Where cable cannot reach, DTH can

As the country manager for Irdeto, Sanjiv Kainth is responsible for expanding the presence of Irdeto, the digital TV, IPTV and mobile content security company, in India. An engineer specialising in television technology, Kainth has rich experience in various capacities within the television domain from conventional television manufacturing to digital broadcast related. In this interview to Soma Das of FE, he talks about the prospects of direct-to-home (DTH) television in India and about the vexing issue of content security.

Despite registering a CAGR (compound annual growth rate) of over 30%, the DTH players are grappling with low ARPU (average revenue per user) and bleeding. How do you think the sector should cope with these challenges?

One of the biggest challenges facing the DTH industry is low ARPU. Though the volume the DTH sector is capturing is good and will continue to be so, the revenue streams need to be healthier. For this, the offering to the consumer needs to get richer with value-added services such as the introduction of personal video recorders. This would mean that digital pay-TV (both DTH and cable) could drive some elasticity in pricing and tap the premium segment, which has not yet been meaningfully penetrated.
That said, there need to be the right conditions in the regulatory and content environment so that digital platforms could profit from the sale of the TV channels over secure systems as that’s the core business and it’s hard to monetise today because of various limitations.

With the HITS (headend-in-the-sky) policy in the pipeline and cable still the dominant mode of distribution, where do you see future growth for DTH coming from?

Today, India has about 120 million television homes, out of which 75 million are cable TV homes, with the majority share on analog mode. There is a gap of approximately 45 million between these two figures alone. Digital cable currently caters to about 1 million subscribers and the implementation of conditional access (CAS) will drive large-scale conversion from analog to digital pay TV. On the other hand, DTH currently caters to about 7.5 million subscribers between the three operators and with the increase in the number of operators—especially with the coming of Reliance Big TV and Videocon D2H+—this figure is likely to grow. There would always be a lot of areas that cable still cannot reach but DTH can between MSOs (multiple system operators) and DTH, probably HITS. How do you see the subscriber share standing in 10 years?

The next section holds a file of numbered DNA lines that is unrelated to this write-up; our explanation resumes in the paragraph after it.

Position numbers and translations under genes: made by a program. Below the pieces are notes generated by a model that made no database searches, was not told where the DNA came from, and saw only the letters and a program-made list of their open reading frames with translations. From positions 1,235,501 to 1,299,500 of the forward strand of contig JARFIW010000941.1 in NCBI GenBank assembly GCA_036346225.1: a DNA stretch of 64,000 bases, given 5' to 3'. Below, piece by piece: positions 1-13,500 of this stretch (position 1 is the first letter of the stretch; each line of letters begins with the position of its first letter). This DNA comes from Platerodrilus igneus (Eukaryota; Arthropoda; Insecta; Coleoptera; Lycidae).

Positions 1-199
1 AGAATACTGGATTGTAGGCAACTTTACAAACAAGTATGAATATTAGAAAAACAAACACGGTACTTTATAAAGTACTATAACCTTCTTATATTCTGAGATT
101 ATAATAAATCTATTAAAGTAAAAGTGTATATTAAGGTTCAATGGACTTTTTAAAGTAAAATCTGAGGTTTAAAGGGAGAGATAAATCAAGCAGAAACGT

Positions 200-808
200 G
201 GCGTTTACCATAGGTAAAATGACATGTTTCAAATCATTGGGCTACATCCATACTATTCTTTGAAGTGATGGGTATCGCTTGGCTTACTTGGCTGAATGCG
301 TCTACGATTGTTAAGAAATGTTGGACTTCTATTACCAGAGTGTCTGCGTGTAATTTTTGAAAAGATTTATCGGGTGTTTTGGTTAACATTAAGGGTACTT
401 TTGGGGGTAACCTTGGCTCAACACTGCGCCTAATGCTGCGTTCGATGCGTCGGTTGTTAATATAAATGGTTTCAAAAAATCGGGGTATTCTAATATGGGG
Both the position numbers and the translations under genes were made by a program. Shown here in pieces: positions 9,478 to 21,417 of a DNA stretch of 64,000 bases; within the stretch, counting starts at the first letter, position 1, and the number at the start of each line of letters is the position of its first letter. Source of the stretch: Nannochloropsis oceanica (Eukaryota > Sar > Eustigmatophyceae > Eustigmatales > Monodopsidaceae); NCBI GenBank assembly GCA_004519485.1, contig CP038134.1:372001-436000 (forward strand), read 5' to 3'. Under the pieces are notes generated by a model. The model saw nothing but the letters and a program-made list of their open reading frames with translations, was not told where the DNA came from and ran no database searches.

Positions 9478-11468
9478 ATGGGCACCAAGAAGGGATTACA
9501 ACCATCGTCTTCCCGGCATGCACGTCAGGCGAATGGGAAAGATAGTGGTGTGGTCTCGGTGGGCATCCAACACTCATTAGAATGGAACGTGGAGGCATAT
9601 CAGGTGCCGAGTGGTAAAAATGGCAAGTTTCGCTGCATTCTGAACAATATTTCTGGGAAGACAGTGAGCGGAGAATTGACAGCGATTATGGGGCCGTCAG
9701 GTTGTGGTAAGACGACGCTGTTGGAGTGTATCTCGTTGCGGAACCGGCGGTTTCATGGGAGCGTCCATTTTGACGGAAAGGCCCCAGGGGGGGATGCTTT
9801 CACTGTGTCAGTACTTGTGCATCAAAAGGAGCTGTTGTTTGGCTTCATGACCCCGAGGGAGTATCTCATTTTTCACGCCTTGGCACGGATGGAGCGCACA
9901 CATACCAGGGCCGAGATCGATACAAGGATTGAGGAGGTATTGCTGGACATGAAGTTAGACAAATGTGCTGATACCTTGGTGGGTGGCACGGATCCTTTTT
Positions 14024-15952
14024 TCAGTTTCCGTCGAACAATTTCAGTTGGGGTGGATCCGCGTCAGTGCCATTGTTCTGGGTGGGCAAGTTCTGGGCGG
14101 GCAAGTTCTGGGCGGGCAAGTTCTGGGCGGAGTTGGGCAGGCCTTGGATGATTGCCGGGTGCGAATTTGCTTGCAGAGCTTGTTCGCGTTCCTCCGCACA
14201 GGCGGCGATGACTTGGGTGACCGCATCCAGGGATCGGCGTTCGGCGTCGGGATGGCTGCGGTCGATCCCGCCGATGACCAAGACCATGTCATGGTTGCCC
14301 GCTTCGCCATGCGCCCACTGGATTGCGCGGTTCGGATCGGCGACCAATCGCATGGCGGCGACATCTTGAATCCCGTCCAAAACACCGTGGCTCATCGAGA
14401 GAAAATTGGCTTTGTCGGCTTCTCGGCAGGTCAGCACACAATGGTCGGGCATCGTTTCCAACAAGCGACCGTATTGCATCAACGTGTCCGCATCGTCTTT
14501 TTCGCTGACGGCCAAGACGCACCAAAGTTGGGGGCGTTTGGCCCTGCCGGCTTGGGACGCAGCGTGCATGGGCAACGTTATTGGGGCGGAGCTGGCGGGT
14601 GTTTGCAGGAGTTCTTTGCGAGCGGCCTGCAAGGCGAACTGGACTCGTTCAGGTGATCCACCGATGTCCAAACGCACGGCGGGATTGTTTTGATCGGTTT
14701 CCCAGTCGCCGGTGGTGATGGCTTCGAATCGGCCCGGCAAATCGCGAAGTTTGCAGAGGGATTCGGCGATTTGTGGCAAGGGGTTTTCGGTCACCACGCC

HITS cannot qualify as an independent service to the consumer—it is another form of delivery mechanism for cable, and hence cannot be compared to DTH. The digitalisation process has already begun. Both DTH and digital cable are making steady inroads across the country.
Given the size of the Indian market there would be large volumes in both cable and DTH. In this industry, 10 years is too long; hence a five-year view would be more realistic. In my view, of all the digital subscribers, DTH will grab a major share and be at about 20-22 million subscribers by 2013. The estimate for digital cable points to around 4-5 million subscribers in the same time period.

Under-declaration and piracy are two glaring flaws of the analogue cable sector. How will things change once these two problems are taken care of? Do you see cable TV becoming more expensive for the consumer as the sector becomes fully digital?

If you look realistically, both these are the same thing. Under declaration means distributing content without paying to the content provider and that’s nothing but piracy. Digitalisation will certainly help reduce the impact of these elements and increase revenue realisation. The flip side of the coin is that consumers will have to pay more for what they watch.

How long will it take for the cable sector to become fully digital?

This is a difficult one. Looking at the vast expanse of our country, cable will never be fully digital. There will always be pockets, though small, which will remain analog. Digitalisation will have greater penetration through DTH.